On April 15, Malaysia’s Pakatan Harapan (PH) government announced that a major rail project within China’s Belt and Road Initiative (BRI) that had previously been on hold would now go ahead after some renegotiation. The anticipated move, which came just days before the convening of a second BRI summit in China, reinforces the reality that despite some suggestions that the new Malaysian government had soured on the BRI, it continues to adopt a more flexible approach where it remains quite open to participating in the initiative if it is able to renegotiate more favorable terms on a project-specific basis.
As I have noted before in these pages, despite some suggestions of a pushback against China’s Belt and Road Initiative (BRI), some of the emerging regional responses to the BRI have in fact been much more complex than they are often presented. Among other things, an overly narrow focus on the BRI “pushback” narrative can distort the wide range of responses we have seen thus far from regional states and misread the motivations at play inherent in readjustments or reconsiderations.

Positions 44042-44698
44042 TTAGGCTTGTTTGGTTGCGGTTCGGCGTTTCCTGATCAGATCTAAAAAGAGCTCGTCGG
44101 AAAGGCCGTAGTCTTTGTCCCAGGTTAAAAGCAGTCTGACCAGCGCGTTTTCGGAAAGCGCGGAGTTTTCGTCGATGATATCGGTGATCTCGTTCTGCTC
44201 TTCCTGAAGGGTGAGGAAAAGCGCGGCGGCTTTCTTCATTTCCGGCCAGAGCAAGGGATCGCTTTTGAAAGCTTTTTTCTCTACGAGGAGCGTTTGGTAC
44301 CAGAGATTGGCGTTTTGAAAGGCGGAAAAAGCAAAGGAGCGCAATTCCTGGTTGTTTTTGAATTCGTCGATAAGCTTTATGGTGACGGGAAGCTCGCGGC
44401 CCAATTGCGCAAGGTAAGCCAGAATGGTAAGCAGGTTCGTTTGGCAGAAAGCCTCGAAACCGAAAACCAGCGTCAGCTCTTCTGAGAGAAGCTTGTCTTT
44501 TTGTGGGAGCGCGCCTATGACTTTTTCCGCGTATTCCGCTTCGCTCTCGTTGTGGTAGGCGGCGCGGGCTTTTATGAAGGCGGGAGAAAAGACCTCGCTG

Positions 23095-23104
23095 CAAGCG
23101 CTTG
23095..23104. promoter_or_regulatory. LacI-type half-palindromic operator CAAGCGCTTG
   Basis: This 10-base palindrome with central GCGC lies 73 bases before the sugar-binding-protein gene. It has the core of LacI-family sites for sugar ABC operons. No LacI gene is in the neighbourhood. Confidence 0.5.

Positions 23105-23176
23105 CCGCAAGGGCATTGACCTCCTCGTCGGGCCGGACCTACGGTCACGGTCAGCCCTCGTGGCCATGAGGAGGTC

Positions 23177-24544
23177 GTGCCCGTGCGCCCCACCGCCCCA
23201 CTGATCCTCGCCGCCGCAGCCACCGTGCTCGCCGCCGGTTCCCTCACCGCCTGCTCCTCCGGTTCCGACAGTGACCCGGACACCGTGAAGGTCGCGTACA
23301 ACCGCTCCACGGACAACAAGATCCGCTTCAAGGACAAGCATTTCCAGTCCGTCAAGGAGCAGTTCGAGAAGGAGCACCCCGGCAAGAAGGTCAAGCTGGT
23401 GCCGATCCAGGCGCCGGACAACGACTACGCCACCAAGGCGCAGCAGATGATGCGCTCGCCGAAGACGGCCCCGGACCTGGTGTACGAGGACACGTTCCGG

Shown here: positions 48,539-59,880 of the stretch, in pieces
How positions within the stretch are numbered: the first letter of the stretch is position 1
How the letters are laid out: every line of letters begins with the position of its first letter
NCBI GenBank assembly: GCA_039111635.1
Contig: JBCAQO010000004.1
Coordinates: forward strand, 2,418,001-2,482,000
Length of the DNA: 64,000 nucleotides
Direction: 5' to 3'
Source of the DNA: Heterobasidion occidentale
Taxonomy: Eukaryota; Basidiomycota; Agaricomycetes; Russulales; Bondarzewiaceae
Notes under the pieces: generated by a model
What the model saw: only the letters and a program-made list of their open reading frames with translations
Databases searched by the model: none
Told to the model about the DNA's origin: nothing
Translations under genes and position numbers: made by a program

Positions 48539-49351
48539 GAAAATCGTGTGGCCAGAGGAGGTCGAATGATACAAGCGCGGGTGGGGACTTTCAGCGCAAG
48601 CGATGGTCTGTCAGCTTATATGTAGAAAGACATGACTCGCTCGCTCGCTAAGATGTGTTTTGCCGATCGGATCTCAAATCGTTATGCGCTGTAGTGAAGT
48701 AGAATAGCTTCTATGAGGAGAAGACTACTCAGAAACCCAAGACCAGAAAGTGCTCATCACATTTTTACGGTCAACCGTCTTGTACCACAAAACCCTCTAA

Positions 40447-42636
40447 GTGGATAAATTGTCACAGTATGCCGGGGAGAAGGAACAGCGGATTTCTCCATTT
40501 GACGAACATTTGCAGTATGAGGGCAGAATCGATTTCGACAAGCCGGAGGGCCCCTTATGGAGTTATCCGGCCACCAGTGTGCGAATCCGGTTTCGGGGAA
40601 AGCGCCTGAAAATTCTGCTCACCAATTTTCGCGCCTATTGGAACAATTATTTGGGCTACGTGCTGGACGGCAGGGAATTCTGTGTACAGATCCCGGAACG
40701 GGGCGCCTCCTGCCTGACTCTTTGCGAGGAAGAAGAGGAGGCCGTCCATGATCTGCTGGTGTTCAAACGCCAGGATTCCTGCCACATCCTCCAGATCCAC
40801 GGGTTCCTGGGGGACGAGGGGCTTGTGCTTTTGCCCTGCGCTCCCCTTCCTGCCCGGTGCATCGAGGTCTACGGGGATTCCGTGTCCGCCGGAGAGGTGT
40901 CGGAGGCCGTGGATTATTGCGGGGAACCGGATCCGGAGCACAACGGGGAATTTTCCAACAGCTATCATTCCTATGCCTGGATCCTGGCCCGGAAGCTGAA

Among the states where this has been the case is Malaysia, where, following a shock election victory last May, the new government led by returning Prime Minister Mahathir Mohamad has decided to review a range of Sino-Malaysian projects under the BRI reached under former premier Najib Razak. While some observers were quick to attribute this to a strategic, geopolitical adjustment on Malaysia’s part with respect to its approach to China, suggestions from Malaysian officials, including Mahathir himself, were that Malaysia’s approach was less about the China and BRI itself and more about about domestic concerns, in particular managing the country’s rising debt levels and correcting some of the perceived excesses under Najib and addressing project-specific concerns, including inflated price tags and overly favorable terms given to Chinese companies. That in turn suggested that Malaysia would still be open to participating in the BRI if those terms could be renegotiated, which the Chinese side had proven open to given the importance of Kuala Lumpur as a partner country in the region.Enjoying this article? Click here to subscribe for full access. Just $5 a month.